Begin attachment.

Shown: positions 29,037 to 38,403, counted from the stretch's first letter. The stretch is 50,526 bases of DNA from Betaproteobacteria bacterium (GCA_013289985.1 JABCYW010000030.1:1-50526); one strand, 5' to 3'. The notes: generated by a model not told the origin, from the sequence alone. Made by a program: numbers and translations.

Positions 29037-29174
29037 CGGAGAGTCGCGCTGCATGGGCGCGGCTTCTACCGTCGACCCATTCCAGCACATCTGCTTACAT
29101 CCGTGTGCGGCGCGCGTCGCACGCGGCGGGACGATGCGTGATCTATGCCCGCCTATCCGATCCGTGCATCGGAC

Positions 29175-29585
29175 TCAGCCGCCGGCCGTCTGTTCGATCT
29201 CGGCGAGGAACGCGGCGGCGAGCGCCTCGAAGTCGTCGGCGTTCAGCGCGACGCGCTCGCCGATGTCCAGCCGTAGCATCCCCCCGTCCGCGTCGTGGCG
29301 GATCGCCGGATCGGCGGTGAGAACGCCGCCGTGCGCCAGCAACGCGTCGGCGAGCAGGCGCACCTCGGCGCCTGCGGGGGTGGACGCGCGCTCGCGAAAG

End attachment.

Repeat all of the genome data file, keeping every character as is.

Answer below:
Shown: positions 29,037 to 38,403, counted from the stretch's first letter. The stretch is 50,526 bases of DNA from Betaproteobacteria bacterium (GCA_013289985.1 JABCYW010000030.1:1-50526); one strand, 5' to 3'. The notes: generated by a model not told the origin, from the sequence alone. Made by a program: numbers and translations.

Positions 29037-29174
29037 CGGAGAGTCGCGCTGCATGGGCGCGGCTTCTACCGTCGACCCATTCCAGCACATCTGCTTACAT
29101 CCGTGTGCGGCGCGCGTCGCACGCGGCGGGACGATGCGTGATCTATGCCCGCCTATCCGATCCGTGCATCGGAC

Positions 29175-29585
29175 TCAGCCGCCGGCCGTCTGTTCGATCT
29201 CGGCGAGGAACGCGGCGGCGAGCGCCTCGAAGTCGTCGGCGTTCAGCGCGACGCGCTCGCCGATGTCCAGCCGTAGCATCCCCCCGTCCGCGTCGTGGCG
29301 GATCGCCGGATCGGCGGTGAGAACGCCGCCGTGCGCCAGCAACGCGTCGGCGAGCAGGCGCACCTCGGCGCCTGCGGGGGTGGACGCGCGCTCGCGAAAG